Whether one is an amateur or experienced gardener, it is easy to recognize that planting a hardy, luscious, and efficient garden is challenging. How can one possibly know which plants will live or die? Which ones will come back the following year or grow sufficient produce? Fortunately, there is a cheat sheet of sorts to point you in the right direction. With hardiness zones for plants, you can take the first step in designing and implementing the ultimate garden for your location.
How Hardiness Zones for Plants Works
Hardiness zones for plants (also known as “growing zones” and “gardening zones”) is a guide used by gardeners, growers, and the property owner extraordinaire to identify which plants are the most likely to thrive in any given location. The zones take into account the average annual temperature, from coldest to hottest, and various other factors.
Plants are then placed into a zoning category where they are most likely to survive, produce, and stay beautiful without constant maintenance. For example, a plant placed in Zone 7 could typically survive that region’s average winter. However, if that plant were moved to Zone 6, it would be far too cold and would likely freeze to death.
By examining which hardiness zone their home or property is in, home and business owners can design and implement a landscaping strategy to best suit their unique needs, wants, and style while ensuring that their plants can survive the average weather conditions of their environment. Of course, extreme weather conditions are impossible to predict, which is why this map focuses on averages.
What does hardiness mean for plants?
When gardening and landscaping, there are a variety of methods available to provide the most suitable area for any given plant. Dedicated individuals can adjust the shade, water drainage, and soil quality. What they cannot control is the weather. Unless they grow in a completely controlled environment, such as a temperature controlled, fully sealed greenhouse, their plants are exposed to the whims of Mother Nature. Hardiness zones for plants allow both expert and amateur gardeners to have a cheat sheet for knowing which plants can survive and which are more likely to fail.
What are the planting zones in the US?
The USA is divided into 13 zones. Each zone averages 10 degrees, either warmer or colder, than the one next to it. Zone 1 is the coldest zone in the USA, with Zone 13 residing as the hottest. While the zoning loosely follows a north-to-south increase in average temperature, the map considers the country’s topography, such as mountains, deserts, lakes, and altitudes. It is important to note that zones don’t change simply by state but by neighborhood. Warm pockets in a city can be vastly different from the surrounding suburbs, and a steep rise in elevation can make a dramatic difference.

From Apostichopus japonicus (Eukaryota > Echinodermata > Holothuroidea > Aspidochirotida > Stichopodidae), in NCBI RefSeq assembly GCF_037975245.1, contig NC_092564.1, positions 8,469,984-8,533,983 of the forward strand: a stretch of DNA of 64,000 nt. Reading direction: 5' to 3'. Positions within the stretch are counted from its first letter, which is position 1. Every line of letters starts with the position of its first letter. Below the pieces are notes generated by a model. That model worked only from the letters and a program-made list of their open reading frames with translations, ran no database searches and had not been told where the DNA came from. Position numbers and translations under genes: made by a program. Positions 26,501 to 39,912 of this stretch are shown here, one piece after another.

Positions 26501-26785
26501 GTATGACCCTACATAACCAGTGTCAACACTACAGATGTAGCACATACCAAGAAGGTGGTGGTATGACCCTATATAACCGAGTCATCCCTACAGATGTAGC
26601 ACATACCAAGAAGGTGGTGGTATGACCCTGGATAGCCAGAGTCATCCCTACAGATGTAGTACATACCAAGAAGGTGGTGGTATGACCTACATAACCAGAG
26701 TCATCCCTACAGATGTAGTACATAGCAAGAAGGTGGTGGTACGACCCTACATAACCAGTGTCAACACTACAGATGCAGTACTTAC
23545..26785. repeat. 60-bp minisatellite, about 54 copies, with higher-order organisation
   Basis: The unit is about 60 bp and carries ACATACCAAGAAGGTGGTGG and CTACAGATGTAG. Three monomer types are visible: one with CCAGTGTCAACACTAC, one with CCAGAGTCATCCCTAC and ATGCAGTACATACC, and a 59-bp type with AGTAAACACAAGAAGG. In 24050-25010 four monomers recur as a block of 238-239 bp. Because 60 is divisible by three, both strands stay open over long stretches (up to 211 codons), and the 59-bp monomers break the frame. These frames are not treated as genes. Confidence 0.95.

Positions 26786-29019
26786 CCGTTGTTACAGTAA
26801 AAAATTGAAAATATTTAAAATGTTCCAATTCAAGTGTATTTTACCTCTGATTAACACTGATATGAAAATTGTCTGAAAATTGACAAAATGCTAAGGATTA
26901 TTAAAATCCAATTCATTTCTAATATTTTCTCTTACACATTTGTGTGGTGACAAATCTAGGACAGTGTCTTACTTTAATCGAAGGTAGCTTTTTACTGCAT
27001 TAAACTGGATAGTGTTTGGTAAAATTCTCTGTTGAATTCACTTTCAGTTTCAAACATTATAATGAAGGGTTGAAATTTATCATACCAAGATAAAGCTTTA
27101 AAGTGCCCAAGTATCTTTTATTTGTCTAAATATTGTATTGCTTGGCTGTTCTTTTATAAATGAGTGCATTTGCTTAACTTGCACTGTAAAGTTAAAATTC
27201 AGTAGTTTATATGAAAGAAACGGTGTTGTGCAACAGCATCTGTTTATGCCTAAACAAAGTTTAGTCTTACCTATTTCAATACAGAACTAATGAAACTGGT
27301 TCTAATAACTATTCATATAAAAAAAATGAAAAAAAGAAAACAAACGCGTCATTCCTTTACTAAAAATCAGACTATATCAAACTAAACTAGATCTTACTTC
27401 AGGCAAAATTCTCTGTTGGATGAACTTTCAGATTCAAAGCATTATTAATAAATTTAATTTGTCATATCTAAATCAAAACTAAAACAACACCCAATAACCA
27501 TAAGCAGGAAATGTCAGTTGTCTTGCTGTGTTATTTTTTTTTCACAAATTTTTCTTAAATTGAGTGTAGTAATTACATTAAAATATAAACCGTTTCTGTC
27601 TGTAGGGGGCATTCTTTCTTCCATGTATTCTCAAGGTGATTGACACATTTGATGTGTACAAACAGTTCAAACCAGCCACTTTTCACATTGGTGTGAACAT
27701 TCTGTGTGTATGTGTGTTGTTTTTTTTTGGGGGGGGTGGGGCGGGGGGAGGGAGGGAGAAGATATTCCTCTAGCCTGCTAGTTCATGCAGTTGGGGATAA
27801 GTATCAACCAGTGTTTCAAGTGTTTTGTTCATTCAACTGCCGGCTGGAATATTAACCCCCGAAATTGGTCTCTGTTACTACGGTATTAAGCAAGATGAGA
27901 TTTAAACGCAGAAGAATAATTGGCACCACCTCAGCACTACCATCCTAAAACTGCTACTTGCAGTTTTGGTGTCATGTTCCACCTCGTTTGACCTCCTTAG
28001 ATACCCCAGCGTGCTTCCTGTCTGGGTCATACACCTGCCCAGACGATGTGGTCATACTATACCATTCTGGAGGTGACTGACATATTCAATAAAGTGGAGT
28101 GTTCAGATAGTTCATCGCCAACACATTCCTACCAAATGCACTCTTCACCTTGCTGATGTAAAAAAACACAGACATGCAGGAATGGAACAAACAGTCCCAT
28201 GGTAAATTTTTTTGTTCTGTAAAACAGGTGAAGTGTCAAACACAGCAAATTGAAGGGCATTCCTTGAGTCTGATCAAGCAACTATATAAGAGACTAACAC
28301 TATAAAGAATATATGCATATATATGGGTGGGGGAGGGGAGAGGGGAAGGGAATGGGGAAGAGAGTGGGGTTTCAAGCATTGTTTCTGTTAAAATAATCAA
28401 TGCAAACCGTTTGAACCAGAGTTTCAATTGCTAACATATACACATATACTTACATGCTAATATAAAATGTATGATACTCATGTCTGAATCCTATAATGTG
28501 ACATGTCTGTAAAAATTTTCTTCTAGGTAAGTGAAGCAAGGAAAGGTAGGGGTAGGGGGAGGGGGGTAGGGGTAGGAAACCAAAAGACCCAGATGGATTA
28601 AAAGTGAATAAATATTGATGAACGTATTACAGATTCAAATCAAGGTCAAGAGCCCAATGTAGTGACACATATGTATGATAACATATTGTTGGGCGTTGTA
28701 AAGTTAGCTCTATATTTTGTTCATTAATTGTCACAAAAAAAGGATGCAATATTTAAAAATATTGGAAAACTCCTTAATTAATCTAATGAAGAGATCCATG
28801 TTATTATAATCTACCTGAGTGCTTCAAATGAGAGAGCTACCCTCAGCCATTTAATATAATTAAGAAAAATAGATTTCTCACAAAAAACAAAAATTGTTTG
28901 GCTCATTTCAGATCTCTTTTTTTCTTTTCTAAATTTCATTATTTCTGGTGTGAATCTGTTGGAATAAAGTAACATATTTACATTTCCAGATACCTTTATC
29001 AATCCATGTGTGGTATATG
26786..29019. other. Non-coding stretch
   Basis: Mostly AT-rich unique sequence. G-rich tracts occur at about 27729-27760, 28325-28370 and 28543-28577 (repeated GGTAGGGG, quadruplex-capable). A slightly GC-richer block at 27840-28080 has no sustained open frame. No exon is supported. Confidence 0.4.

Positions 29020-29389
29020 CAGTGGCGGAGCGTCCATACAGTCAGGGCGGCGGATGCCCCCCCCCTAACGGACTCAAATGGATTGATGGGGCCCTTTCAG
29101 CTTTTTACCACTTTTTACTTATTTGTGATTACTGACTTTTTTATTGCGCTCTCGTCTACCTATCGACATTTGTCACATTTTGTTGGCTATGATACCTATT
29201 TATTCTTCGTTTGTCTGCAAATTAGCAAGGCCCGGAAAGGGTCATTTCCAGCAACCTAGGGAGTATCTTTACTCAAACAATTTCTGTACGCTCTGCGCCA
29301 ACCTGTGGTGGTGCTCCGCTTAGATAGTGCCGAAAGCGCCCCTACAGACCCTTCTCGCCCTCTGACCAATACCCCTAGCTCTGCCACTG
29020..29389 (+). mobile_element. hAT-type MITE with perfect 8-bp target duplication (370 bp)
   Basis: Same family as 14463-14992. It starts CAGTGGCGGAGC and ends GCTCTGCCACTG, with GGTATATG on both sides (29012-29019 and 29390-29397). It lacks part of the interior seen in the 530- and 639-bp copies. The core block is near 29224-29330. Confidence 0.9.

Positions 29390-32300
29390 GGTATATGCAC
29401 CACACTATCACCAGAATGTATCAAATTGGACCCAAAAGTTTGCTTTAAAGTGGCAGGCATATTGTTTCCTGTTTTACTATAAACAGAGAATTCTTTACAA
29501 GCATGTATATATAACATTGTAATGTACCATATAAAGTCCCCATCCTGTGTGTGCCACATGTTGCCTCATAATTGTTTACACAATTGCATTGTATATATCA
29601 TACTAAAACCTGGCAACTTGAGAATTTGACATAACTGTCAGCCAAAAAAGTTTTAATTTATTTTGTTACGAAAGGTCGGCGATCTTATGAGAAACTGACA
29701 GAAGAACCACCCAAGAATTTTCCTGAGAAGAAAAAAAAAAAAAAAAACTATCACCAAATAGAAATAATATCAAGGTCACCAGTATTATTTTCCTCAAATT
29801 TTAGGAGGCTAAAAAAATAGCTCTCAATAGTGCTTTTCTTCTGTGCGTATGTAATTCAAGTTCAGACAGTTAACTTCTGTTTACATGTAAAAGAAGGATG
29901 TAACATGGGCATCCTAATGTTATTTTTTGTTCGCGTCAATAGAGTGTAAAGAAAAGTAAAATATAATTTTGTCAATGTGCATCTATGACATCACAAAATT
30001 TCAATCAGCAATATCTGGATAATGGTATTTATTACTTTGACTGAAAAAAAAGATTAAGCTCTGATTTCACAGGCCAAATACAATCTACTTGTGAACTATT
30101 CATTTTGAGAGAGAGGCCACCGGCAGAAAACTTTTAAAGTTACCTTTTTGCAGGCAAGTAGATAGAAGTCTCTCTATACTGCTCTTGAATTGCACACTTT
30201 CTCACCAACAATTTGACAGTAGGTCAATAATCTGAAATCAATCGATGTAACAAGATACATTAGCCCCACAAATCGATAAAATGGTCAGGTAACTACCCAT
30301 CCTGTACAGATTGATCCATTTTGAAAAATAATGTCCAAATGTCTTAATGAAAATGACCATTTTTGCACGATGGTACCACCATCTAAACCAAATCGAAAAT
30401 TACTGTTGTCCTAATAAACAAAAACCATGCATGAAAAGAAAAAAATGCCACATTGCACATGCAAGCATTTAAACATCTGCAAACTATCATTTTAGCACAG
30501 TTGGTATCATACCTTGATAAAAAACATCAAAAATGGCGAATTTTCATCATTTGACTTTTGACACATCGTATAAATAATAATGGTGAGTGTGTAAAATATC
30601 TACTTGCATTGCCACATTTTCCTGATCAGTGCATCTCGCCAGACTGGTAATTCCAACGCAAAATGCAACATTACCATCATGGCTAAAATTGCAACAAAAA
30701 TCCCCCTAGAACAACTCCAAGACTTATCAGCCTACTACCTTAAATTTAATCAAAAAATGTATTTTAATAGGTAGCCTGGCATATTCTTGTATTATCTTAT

How do you know what your zone is?
The easiest way to identify which hardiness zone you are in for planting and landscaping is to input your zip code into the USDA Plant Hardiness Zone Map provided by the USDA. When the zip code is submitted, it will zoom in on your specific location and provide the color to match to the key. You can also choose to zoom out to compare your address to the rest of your state and the USA as a whole.
What planting zone is California?
California planting zones range from Zone 5a to Zone 11a, making it one of the easiest places for gardening in the country year-round. While this may seem like a curious spread, it is essential to remember that California is the 3rd largest state in the USA and contains topography from the coastline to the mountains and everything in between. If you live in California, we recommend identifying your zone and working with native plants, fruit trees, and vegetables to create a lovely year-long garden.
Can gardeners trust hardiness zones?
While the USDA map mentioned above is a good guide for which zone you are likely to be in, it isn’t foolproof. For example, rainy and green Seattle, Washington, is in Zone 8a, but so is Arivaca, Arizona. Arivaca averages longer, hotter, and drier summers, with a completely different environment, yet they still sit in the same zone.
Other factors the map doesn’t consider are maximum temperature, precipitation, and average frost dates. Therefore, the information you gain from the hardiness zones for plants should be a component of your garden planning process but not the sole factor. We recommend using it as a loose guide, speaking with your local landscapers or nursery, and trying to use native plants as often as possible.
Depending on the unique composition of your property, from the soil type to the drainage capabilities to even the amount of shade, will affect how plants can grow. It is possible it will take some trial and error to determine which plants thrive best on your property, but the hardiness zones provide an excellent starting guide!
Design Scapes Utilizes Hardiness Zones for Plants
We at Design Scapes pride ourselves on our in-depth knowledge of planting techniques for our unique environment. If you are looking for a gorgeous garden that is both fruitful and easy to maintain, you can count on us to plan the ideal garden. Using specialized techniques, comprehensive irrigation, and climate-appropriate native plants, we will design and implement a landscape design you love for years to come.